X-Men Gold artwork removed

The first issue of X-Men Gold has created an uproar in Indonesia, where readers say the comic contains anti-Christian and anti-Semitic messages.
The first issue of X-Men Gold has created an uproar in Indonesia, where readers say the comic contains anti-Christian and anti-Semitic messages.PHOTO: MARVEL/ INSTAGRAM

NEW YORK • The X-Men have battled evil mutants, killer robots and alien invaders, but now, one of the most venerable franchises in the Marvel universe has found itself embroiled in a new conflict: the religious and political tensions in Indonesia.

Last Saturday, Marvel said it would remove artwork from the first issue of X-Men Gold, part of a reboot of the X-Men franchise, after readers in Indonesia raised alarm bells on Reddit and elsewhere on social media about what they said were anti-Christian and anti-Semitic messages in some panels of the comic.

The messages that jumped out at the readers appeared to refer to political friction there over Mr Basuki Tjahaja Purnama, who is the first Christian governor of Jakarta in more than 50 years and up for re-election this month.

Some images in the comic appeared to refer to hard-line Islamist opposition to Mr Basuki, who is also known by the nickname Ahok. Others seemed to have to do with anti-Semitism, the critics said.


The artist who sneaked the messages into the images was Ardian Syaf, an Indonesian citizen.


The uproar added to headaches for Marvel, which was criticised in recent weeks after one of its executives seemed to blame a sales slump on reader disdain for female and non-white characters.

The company seemed surprised that references to religious intolerance had appeared in the pages of X-Men Gold, the reboot of one of its biggest properties. In a statement, it said the artwork "was inserted without knowledge behind its reported meanings".

"These implied references do not reflect the views of the writer, editors or anyone else at Marvel and are in direct opposition of the inclusiveness of Marvel Comics and what the X-Men have stood for since their creation," the statement added. "This artwork will be removed from subsequent printings, digital versions and trade paperbacks and disciplinary action is being taken."

Marvel did not specify what disciplinary action it would take against Ardian, a freelance artist who has been pencilling comics for Marvel and other companies since 2007, according to his personal website.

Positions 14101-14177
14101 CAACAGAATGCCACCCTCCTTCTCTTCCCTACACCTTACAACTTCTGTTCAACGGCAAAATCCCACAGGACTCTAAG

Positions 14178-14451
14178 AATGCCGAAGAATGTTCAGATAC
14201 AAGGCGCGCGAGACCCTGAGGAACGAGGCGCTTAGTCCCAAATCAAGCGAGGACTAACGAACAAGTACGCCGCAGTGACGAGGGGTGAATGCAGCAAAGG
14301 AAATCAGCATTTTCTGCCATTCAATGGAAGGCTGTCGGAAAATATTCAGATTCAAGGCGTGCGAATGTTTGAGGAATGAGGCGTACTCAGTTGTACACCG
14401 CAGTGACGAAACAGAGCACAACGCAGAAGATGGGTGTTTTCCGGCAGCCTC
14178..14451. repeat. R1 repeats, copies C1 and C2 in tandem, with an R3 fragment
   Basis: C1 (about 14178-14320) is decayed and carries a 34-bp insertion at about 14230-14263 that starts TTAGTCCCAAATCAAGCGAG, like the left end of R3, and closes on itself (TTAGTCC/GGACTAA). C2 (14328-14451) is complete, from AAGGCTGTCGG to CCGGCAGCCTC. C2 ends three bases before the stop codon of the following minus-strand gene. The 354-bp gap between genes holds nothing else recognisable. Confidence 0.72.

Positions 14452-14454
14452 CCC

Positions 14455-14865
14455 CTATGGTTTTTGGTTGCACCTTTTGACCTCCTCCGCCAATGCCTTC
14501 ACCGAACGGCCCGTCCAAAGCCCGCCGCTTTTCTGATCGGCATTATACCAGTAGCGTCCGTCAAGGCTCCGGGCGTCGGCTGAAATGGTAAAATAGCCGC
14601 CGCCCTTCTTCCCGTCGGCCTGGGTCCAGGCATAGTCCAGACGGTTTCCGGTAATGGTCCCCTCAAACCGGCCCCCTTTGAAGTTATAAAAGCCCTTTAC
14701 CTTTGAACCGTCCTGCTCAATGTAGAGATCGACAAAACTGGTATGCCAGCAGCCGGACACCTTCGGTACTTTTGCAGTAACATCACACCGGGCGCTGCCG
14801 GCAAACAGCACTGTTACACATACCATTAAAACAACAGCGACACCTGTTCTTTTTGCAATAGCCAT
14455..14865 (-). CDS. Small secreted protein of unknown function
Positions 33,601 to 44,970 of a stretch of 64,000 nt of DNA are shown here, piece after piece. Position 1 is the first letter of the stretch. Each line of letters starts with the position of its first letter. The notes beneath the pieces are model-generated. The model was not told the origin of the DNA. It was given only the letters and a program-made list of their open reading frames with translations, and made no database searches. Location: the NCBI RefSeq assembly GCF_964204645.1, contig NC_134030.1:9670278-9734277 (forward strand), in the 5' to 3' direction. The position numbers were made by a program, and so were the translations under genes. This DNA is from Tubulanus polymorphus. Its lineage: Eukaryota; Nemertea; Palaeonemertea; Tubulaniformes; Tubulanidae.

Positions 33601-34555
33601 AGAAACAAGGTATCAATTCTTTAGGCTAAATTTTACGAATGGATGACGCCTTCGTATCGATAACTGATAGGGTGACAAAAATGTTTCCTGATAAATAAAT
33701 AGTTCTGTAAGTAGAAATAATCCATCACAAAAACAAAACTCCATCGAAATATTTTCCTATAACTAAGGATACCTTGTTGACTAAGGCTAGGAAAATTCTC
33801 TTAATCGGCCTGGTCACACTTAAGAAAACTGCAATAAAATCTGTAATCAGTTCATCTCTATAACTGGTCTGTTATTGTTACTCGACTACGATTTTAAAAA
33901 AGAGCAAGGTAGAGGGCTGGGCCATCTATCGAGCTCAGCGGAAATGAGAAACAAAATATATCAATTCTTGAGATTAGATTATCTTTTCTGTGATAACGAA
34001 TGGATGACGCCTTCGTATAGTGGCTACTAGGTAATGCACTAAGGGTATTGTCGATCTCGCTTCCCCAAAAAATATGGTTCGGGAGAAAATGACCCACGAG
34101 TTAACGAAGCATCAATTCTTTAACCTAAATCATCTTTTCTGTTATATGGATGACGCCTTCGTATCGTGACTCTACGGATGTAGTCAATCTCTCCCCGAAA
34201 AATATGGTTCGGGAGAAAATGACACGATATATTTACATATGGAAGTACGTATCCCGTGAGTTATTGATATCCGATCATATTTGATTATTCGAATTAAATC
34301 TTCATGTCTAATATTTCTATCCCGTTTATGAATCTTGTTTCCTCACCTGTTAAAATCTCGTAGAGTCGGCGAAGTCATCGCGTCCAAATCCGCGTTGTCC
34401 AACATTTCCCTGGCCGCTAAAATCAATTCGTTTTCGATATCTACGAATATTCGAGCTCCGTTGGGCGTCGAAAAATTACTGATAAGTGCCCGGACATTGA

Marvel mentioned him in promotional materials for X-Men Gold before it debuted last week and in an interview published on Marvel.com last month, he said the job was "like a dream come true".

He did not respond to an e-mail seeking comment on Sunday, but he addressed the controversy in a since-deleted Facebook post, according to ComicBook.com, a website that closely follows the comic-book industry.

It quoted him as writing "I don't hate Christian or Jew" on Facebook and also saying that he has spoken with Marvel about the references he sprinkled throughout the issue.

Those references were specific to the tension in Indonesia.

In one panel of the comic, Colossus, an X-Men character, is wearing a shirt with "QS 5:51" on it. Indonesian readers said that was a reference to a verse in the Quran that Mr Basuki's opponents have used to argue that Christians and Jews cannot be trusted. Last year, he was charged with blasphemy for speaking of that verse in a way that some viewed as disrespectful.

In another panel, a high-profile Jewish superheroine called Kitty Prydeis stands in front of a jewellery store sign so that the letters "J-E-W" were displayed next to her head.

G. Willow Wilson, the writer of the Marvel series Marvel, which stars a superpowered Muslim- American teenage girl, criticised Ardian's actions and apparent political beliefs in a post on her personal website.

"This is all to say that Ardian Syaf can keep his garbage philosophy," she wrote. "He has committed career suicide."


A version of this article appeared in the print edition of The Straits Times on April 12, 2017, with the headline 'X-Men Gold artwork removed'. Print Edition | Subscribe